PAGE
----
changes haven't taken effect. And a warning: This report includes some disturbing
images from those videos.
STEPHANIE SY: Just over a week after Derek
Chauvin's multiple-count conviction for the murder of George Floyd, a rash of other deadly
police encounters have come to light. Last week, 42 year old Andrew Brown Jr. was
shot and killed in his car by sheriff's deputies in Elizabeth City, North Carolina. They were
carrying out a search warrant. PROTESTER: Say his name! PROTESTERS: Andrew Brown! PROTESTER: Say his name! PROTESTERS: Andrew Brown! STEPHANIE SY: The shooting has led to growing
protests, even as new details emerged today. District attorney Andrew Womble said Brown
hit officers with his car before police fired. ANDREW WOMBLE, Elizabeth City, District Attorney:
The next movement of the car is forward, it is in the direction of law enforcement, and
makes contact with law enforcement. It is then and only then that you hear shots. STEPHANIE SY: Also today, a judge denied a
request for releasing police body camera videos from the incident to the public. Earlier this
week, the Brown family and attorneys were allowed to view a 20-second clip and were
granted access to more footage today. CHANTEL CHERRY-LASSITER, Attorney For Family
of Andrew Brown Jr.: They run up to his vehicle shooting.
He still stood there, sat there
in his vehicle with his hands on the steering wheel while being shot at. He finally decides to try to get away. And
he backs out, not going towards the officers at all. There was at no time in the 20 seconds
that we saw where he was threatening the officers in any kind of way. STEPHANIE SY: The Brown family also commissioned
an autopsy that confirmed their view that the killing was unjustified. Brown's son spoke on Tuesday. KHALIL FEREBEE, Son of Andrew Brown Jr.: Yesterday,
I said he was executed. This autopsy report showed me that was correct. MAN: Just coming to check on you, make sure
you're OK. STEPHANIE SY: Across the country, in Alameda,
California, police released body camera video on Tuesday of an arrest from April 19.
had received a 911 call for a man who appeared drunk or disoriented. MAN: Come over here. We don't want you to
fall down. OK? MAN: I got it. STEPHANIE SY: When 26-year-old Mario Gonzalez
didn't show I.D., officers attempted to arrest him. As Gonzalez struggled, they pinned him
to the ground, with their knees and elbows on Gonzalez's back for more than five minutes. MAN: Please don't do… MAN: Please don't do what? STEPHANIE SY: Gonzalez stopped breathing and
soon died in an incident that conjures up images of George Floyd's death. In Chicago today, the Civilian Office of Police
Accountability released footage of a fatal police shooting of a 22-year-old man from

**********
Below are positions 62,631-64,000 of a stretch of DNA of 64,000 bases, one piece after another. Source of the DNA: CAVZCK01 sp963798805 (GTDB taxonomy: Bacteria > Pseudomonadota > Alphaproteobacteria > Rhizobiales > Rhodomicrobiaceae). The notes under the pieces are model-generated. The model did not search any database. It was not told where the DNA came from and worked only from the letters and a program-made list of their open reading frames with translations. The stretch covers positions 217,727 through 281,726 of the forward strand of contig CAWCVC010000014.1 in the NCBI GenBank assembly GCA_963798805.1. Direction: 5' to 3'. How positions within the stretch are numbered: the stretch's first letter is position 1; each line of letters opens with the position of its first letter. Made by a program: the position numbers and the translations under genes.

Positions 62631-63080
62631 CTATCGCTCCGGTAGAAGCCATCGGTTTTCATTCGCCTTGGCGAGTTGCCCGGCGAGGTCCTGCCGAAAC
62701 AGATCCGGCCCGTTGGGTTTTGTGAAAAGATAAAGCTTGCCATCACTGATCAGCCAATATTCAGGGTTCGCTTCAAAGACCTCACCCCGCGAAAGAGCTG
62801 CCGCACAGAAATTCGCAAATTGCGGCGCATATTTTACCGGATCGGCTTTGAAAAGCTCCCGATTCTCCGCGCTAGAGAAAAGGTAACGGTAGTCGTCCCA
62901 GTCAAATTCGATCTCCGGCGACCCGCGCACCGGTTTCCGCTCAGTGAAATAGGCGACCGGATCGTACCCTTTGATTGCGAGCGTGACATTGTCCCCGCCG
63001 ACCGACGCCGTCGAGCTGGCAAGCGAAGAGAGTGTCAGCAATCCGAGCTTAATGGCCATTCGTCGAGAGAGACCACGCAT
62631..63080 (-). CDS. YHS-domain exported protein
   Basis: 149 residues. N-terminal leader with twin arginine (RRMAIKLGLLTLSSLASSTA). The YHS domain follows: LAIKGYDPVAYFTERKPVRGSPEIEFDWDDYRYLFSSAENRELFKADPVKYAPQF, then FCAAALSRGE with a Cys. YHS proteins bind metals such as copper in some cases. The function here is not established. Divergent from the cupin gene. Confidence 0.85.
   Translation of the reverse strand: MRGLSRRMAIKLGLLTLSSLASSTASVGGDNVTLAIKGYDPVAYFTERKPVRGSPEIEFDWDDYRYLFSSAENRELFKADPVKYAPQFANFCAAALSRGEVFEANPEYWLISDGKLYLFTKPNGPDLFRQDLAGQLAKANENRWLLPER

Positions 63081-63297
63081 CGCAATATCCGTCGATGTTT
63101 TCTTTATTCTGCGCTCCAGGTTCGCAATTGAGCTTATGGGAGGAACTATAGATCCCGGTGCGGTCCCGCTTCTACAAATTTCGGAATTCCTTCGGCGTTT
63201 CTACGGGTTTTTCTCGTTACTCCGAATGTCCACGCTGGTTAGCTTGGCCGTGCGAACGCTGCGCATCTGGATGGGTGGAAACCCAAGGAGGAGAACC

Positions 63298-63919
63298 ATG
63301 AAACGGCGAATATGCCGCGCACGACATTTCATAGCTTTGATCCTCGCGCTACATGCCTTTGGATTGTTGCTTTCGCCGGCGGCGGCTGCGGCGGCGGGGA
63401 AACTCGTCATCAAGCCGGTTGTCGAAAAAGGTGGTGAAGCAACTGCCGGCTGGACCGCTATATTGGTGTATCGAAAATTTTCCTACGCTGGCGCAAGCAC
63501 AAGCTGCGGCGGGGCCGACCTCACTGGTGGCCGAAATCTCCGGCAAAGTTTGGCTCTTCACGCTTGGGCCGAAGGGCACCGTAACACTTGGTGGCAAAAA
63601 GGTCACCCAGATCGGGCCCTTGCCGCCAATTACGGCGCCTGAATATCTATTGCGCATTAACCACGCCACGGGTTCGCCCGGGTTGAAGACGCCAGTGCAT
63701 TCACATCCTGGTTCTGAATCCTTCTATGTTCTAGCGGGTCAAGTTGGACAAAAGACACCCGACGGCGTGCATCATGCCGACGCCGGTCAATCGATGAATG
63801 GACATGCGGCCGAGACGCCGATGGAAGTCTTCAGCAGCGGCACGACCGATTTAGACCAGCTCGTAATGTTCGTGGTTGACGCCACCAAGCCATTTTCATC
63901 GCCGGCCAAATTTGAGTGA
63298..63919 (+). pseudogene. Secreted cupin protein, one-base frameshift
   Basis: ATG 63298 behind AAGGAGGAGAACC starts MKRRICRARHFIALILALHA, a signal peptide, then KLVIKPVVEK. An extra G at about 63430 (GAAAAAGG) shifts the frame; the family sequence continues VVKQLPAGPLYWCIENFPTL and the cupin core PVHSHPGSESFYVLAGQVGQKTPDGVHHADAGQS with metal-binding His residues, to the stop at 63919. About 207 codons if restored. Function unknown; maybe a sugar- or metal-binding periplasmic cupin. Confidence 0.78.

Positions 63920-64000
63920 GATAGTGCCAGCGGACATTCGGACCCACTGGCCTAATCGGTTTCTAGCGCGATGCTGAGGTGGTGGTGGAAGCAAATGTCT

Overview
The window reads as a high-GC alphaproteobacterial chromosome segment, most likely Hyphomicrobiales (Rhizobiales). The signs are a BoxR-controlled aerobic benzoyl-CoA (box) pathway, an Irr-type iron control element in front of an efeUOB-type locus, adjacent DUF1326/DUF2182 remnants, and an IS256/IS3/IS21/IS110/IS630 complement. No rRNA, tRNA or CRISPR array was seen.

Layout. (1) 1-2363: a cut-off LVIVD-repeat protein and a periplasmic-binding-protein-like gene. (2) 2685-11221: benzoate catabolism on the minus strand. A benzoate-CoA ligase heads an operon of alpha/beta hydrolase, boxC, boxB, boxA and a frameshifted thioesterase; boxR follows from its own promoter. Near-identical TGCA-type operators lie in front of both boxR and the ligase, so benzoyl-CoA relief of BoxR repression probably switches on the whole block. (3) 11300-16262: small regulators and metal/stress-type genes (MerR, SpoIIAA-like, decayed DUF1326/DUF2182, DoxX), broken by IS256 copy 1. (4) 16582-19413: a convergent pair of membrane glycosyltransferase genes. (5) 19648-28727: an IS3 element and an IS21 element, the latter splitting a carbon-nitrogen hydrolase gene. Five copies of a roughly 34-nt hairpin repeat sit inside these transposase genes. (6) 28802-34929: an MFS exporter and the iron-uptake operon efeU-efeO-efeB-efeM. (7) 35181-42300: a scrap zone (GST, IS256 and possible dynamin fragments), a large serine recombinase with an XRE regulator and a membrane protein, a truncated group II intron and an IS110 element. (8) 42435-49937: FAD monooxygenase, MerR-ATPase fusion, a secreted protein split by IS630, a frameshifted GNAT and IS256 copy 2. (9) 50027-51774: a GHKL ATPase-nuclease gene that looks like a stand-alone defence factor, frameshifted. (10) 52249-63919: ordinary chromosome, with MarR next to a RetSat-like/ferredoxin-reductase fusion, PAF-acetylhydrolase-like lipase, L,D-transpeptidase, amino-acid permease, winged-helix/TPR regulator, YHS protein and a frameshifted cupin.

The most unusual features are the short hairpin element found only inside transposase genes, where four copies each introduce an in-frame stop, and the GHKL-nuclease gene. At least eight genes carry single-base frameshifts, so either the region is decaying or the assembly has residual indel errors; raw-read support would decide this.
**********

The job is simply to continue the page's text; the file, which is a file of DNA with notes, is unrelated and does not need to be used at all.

The video shows police in a foot chase with Anthony Alvarez and an officer
yelling at him to drop the gun seconds before firing. MAN: Hey, drop the gun! Drop the gun! (GUNFIRE) STEPHANIE SY: A handgun was found at the scene. And in Loveland, Colorado, surveillance footage
was made public Monday that showed police officer Austin Hopp joking about dislocating
a 73-year-old woman's shoulder as he arrested her. MAN: Did you hear the pop? When I had her
up against the car when you first got there, I was like, OK, you're going to play. I was
pushing, pushing, pushing, and I hear pop. WOMAN: I hate this. MAN: This is great. WOMAN: I hate it. I hate it. MAN: I love it. (LAUGHTER) WOMAN: I hate it. STEPHANIE SY: Last June, Karen Garner, a woman
with dementia, left a Walmart with about $14 worth of items without paying.
She was stopped
by police while walking and forcefully arrested. MAN: Stay on the ground. STEPHANIE SY: Her attorney says she sustained
multiple injuries during the incident, including a broken arm. We take a deeper look at America's policing
practices and the obstacles to meaningful reform with Christy Lopez. She oversaw so-called
pattern-or-practice investigations of police departments at the Department of Justice from
2010 to 2017. She now teaches law at — excuse me — she's teaches criminal justice at Georgetown
Law, where she co-directs their Innovative Policing Program. Professor Lopez, thank you so much for joining
the "NewsHour." It was bodycam videos worn by police that
brought many of these incidents we just reported on to light. What is your take on the usefulness
of these cameras and whether they are doing what they are supposed to do as far as police
accountability? CHRISTY LOPEZ, Former Department of Justice
Attorney: Yes, thank you for having me.
As difficult it as it is to watch that bodycam
footage, I do think it is a very important tool for transparency and accountability.
It is not a panacea. It absolutely has to be supported by the right policies, the right